Bill Belichick is known for many things, but he’ll never be known as a dynamic public speaker.
But one thing we do know about the New England Patriots coach is his appreciation for history and his respect for the military, in particular his relationship with the U.S. Naval Academy. So in that way, it doesn’t seem too crazy that Belichick is narrating a World War II documentary on PBS.
The hour-long documentary, “D-Day: Over Normandy,” will air this spring. It will be produced by the World War II Foundation and Tim Gray Media.
“First and foremost, Bill Belichick has been an active supporter of the World War II Foundation since we produced the first of our films in 2006,” Tim Gray, who is chairman of the foundation, said. “Coach Belichick understands our mission because he is a student of military history and is very proud of the service of his own father Steve, who served in both Europe and the Pacific in World War II.”
It is a little strange to think about watching a documentary narrated by Belichick, who is known for being one of the best coaches in NFL history and an unfailing, constantly annoyed monotone during almost every one of his interviews. Though, this will be a totally different arena for him, and a subject he’s more willing to discuss than, say, Rob Gronkowski’s progress after back surgery.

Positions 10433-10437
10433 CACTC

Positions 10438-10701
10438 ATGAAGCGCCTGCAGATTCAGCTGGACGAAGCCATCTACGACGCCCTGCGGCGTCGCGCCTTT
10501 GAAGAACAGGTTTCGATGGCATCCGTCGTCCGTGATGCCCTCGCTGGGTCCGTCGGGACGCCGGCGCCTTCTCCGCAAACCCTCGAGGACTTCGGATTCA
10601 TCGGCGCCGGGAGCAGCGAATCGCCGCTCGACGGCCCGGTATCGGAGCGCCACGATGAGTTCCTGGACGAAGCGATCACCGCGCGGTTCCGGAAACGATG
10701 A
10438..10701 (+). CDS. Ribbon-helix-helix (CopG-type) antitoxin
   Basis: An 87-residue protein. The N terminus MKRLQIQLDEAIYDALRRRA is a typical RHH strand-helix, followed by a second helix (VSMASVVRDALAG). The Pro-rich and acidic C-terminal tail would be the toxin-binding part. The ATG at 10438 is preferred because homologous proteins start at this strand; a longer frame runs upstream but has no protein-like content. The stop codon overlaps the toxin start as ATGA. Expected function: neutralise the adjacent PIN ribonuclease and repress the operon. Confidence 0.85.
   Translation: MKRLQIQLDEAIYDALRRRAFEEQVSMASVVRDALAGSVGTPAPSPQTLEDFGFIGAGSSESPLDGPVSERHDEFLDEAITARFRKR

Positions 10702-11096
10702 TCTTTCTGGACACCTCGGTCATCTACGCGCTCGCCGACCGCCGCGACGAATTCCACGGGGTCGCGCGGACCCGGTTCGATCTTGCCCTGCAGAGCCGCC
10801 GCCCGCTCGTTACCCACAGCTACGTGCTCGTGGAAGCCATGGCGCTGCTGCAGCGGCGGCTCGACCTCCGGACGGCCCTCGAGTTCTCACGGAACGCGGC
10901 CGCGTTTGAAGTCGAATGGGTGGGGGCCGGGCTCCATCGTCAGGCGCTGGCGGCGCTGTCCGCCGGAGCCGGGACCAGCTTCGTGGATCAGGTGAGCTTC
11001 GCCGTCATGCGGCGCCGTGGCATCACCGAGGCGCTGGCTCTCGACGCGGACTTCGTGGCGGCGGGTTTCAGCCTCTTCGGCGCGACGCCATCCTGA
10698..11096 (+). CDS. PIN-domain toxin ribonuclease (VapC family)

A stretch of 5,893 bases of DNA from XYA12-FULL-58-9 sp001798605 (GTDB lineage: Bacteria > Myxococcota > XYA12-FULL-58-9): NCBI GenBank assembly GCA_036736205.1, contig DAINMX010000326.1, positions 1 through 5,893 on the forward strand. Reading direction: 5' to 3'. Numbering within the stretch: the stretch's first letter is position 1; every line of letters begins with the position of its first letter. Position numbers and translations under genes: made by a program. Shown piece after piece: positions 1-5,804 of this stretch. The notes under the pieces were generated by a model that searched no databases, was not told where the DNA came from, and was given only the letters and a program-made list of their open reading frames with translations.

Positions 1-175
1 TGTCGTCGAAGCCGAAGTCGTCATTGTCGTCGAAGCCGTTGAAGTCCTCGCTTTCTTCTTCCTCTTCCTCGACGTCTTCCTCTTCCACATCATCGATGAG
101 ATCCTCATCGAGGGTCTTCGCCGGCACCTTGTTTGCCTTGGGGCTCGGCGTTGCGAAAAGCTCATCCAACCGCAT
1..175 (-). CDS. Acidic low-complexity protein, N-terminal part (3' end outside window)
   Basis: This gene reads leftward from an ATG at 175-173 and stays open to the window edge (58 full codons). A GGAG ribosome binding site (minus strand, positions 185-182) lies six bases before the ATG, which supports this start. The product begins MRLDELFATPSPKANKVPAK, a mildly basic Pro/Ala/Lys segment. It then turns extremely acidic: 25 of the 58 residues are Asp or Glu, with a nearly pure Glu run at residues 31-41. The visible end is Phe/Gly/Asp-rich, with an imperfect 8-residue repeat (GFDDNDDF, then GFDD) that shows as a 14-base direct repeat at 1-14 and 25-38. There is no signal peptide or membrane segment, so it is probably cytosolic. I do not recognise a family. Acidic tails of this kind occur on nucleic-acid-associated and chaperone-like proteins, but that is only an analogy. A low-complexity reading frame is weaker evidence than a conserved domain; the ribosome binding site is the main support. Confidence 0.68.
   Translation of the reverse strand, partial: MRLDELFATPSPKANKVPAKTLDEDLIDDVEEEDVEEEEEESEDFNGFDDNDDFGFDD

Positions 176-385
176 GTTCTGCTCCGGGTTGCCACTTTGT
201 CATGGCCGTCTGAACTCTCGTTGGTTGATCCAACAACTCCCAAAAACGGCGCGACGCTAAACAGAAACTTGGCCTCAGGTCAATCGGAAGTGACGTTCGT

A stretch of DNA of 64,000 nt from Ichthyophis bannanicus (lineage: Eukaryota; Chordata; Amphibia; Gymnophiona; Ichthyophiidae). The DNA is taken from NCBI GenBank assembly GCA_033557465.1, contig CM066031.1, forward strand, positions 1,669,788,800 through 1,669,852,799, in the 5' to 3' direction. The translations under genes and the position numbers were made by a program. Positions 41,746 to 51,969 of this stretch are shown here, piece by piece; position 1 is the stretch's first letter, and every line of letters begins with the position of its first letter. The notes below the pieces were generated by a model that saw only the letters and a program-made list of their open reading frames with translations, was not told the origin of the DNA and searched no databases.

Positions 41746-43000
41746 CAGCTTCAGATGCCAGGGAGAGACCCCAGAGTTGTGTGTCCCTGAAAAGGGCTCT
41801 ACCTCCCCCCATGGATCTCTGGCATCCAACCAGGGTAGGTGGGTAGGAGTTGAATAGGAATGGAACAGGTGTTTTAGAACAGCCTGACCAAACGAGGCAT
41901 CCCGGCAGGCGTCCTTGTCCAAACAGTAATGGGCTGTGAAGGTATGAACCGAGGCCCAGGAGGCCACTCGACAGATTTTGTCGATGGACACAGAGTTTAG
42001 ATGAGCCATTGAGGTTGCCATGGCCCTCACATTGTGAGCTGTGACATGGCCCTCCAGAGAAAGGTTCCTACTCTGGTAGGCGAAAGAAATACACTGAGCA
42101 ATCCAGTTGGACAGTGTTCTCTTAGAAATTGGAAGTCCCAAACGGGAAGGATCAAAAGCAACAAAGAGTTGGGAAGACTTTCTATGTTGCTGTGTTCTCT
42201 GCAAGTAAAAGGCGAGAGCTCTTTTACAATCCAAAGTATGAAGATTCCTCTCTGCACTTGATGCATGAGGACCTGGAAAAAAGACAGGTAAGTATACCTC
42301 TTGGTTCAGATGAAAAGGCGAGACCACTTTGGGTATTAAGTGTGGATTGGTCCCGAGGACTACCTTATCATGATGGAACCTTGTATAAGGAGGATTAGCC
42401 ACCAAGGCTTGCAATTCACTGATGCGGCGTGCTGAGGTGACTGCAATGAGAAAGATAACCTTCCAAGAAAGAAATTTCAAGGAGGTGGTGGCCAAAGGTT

As PBS’ release points out, Belichick grew up in Annapolis, Md. and his father was a coach at the Naval Academy. It would be hard to find anyone with a higher profile who is more into the project than Belichick.
“Every day of my childhood, I was immersed in the tradition of the United States Navy,” Belichick said in the release. “I was, and remain, inspired by their discipline, teamwork and courage, especially the sailors who fought on D-Day and in the Pacific theater, where the U.S. Pacific Fleet sacrificed so much for ultimate victory. The Navy, Army, Air Force and Marines made one heck of a team in World War II.”
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